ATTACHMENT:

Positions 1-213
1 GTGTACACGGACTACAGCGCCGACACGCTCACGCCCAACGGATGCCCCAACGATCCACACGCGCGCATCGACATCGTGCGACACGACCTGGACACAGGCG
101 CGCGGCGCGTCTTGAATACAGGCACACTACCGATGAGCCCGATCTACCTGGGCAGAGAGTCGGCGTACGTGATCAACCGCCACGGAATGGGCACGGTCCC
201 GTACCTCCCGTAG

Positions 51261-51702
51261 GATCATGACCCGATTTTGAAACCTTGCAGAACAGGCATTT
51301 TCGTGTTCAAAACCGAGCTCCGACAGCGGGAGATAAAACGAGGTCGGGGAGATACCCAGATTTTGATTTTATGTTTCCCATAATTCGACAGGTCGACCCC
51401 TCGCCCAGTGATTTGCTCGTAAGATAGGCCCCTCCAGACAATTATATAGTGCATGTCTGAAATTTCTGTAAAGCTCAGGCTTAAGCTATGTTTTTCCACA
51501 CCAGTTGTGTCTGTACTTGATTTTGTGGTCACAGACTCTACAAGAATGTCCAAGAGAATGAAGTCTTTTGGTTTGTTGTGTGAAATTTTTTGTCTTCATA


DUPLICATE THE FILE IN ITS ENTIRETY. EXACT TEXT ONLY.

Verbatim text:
Positions 1-213
1 GTGTACACGGACTACAGCGCCGACACGCTCACGCCCAACGGATGCCCCAACGATCCACACGCGCGCATCGACATCGTGCGACACGACCTGGACACAGGCG
101 CGCGGCGCGTCTTGAATACAGGCACACTACCGATGAGCCCGATCTACCTGGGCAGAGAGTCGGCGTACGTGATCAACCGCCACGGAATGGGCACGGTCCC
201 GTACCTCCCGTAG

Positions 51261-51702
51261 GATCATGACCCGATTTTGAAACCTTGCAGAACAGGCATTT
51301 TCGTGTTCAAAACCGAGCTCCGACAGCGGGAGATAAAACGAGGTCGGGGAGATACCCAGATTTTGATTTTATGTTTCCCATAATTCGACAGGTCGACCCC
51401 TCGCCCAGTGATTTGCTCGTAAGATAGGCCCCTCCAGACAATTATATAGTGCATGTCTGAAATTTCTGTAAAGCTCAGGCTTAAGCTATGTTTTTCCACA
51501 CCAGTTGTGTCTGTACTTGATTTTGTGGTCACAGACTCTACAAGAATGTCCAAGAGAATGAAGTCTTTTGGTTTGTTGTGTGAAATTTTTTGTCTTCATA